13 Jan Rob Brown Talks About Gang Violence
Posted at 15:01h in Their Story
In this Q&A we talk with Rob Brown, a former gang leader in Minnesota, who is the subject of a the 7th Fire documentary. the film follows him as he heads to jail for the 5th time for violence and drug problems.
1. Why is it important for people to see 7th Fire? What change do you hope happens as a result?
This documentary provides valid information in relation to recovery and change. It also talks about the importance of knowing and understanding the concept of the original seven prophecies of the Anishinaabeg. The title itself epitomizes where we are at in this modern life in terms of what we need to do and change in our lives as Anishinaabeg. The documentary is not only for the purpose of entertainment, but it is a true learning and teaching moment in understanding the issues that are going on in this world.
2. What was the catalyst for you to change during your last three years in prison?
Accountability and ownership, those two strengthening elements were in fact the foundation of my transition into responsible living. Once I had taken into account of my many actions and wrong decisions and owned said actions and decisions, the door to serious inner and outer change was wide open for the taking. it had then became easy to assume my responsibilities of an adult, teacher, father, brother, son, etc. I am now for the first time optimistic about my life and the future as whole.
3. Tell us about your kids and their interests.
My 3 yr old son Richard lives with his maternal grandmother Anita in Minneapolis. They send me pictures through Facebook, he is doing well. My daughter Persephone is doing wonderful. I had just spent time with her in Naytahwaush Village on the White Earth Reservation. She lives with my parents and likes computers. Robert is 16, Tyron 12 and Michael 11 and they all live with their respective maternal family on the Red Lake Reservation.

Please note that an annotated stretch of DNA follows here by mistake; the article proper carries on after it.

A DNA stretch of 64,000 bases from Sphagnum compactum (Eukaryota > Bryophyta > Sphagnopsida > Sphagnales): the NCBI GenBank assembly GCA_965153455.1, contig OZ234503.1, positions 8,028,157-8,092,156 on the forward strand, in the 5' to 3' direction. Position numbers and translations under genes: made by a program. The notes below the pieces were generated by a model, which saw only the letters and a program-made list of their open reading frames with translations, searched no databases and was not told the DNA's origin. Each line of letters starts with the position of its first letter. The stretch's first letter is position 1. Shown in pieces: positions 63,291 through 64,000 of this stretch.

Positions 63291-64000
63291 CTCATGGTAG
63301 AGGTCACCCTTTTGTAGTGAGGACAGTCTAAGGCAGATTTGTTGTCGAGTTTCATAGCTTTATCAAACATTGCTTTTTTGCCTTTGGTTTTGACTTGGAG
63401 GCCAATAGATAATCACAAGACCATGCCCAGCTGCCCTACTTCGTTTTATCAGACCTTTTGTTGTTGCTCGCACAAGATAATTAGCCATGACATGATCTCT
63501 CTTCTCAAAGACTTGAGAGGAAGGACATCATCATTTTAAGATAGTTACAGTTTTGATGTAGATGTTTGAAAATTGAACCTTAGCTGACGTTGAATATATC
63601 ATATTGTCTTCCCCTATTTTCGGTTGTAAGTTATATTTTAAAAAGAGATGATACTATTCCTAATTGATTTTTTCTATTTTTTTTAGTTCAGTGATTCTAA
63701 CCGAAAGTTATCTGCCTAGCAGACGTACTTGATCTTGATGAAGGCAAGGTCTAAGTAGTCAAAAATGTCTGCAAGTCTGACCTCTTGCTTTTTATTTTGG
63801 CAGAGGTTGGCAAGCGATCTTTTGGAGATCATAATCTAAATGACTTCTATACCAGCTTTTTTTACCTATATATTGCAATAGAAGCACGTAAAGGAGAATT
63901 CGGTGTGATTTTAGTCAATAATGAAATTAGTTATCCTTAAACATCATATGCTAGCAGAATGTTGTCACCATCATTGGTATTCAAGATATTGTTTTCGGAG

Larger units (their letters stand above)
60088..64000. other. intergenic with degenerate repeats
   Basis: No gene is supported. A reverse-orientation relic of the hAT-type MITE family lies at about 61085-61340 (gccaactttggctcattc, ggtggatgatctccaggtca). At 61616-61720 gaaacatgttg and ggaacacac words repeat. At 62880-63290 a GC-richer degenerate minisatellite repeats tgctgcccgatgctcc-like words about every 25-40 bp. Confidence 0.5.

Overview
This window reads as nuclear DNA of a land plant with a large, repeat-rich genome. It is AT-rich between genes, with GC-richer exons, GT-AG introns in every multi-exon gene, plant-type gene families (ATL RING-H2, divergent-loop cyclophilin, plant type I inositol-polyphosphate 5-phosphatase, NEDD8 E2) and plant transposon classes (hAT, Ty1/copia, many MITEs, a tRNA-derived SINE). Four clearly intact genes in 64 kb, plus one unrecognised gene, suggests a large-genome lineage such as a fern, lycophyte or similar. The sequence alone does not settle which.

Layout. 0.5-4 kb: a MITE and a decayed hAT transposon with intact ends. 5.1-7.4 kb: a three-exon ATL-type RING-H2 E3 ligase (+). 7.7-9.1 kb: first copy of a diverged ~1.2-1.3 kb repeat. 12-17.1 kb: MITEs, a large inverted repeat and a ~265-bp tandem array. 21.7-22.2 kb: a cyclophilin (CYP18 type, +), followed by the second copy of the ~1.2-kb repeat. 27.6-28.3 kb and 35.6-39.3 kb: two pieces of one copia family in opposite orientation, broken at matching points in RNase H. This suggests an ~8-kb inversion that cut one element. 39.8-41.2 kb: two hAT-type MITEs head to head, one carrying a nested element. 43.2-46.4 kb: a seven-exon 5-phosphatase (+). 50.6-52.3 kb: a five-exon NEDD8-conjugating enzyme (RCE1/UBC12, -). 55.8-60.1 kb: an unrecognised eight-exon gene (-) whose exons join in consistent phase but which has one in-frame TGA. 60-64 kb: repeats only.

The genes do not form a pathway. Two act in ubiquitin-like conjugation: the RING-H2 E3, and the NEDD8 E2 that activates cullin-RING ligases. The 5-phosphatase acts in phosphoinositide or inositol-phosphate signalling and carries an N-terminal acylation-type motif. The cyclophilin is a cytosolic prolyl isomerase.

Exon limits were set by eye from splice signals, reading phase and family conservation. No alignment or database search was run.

4. What am i doing to make change in the Native American Community?
Right now, I am validating my words through my actions and decisions. I can only account for myself and try to be a good respectable example to the ones whom look up to me. I am committed to making and executing healthy choices. I understand the obligations and responsibilities that i have as an adult and leader. I fail and fall i teach others to fail and fall, I pick myself up and walk tall, well then I teach others to pick themselves up and walk tall, it is metaphorical and literal. I will inspire through my own actions, I hope to inspire all to realize the power within themselves.
5. What is the biggest problem in Native communities and what will help to change it?
The biggest problem is our failure to realize the importance of every individual coming together as one. It isn’t the drugs, gangs or gambling. It isn’t the government or social agencies. If we are the oppressed, well then we must realize that we are also the oppressors. No outside entity or large sum of capital can remove the plagues of our community. Only the community holds the key to actual long lasting serious change. We (community members) must initiate individual change and desire and then mobilize and move together. The keyword is “together”, we have come this far as a Nation, we must address our problems as a Nation.
7. What is something that people would be surprised to know about you?
I am an aspiring author that is now fully engaged in writing and well on my way to finishing my first novel. I am an avid cook and well skilled barber, not in that order though. On a more serious note, I am very determined to undo the damage that I have done to my community. I care wholeheartedly about the issues that I have chosen to engage. I will walk this path of redemption all the way to my last heartbeat and breath. I will make a difference for the better and benefit of our Nation.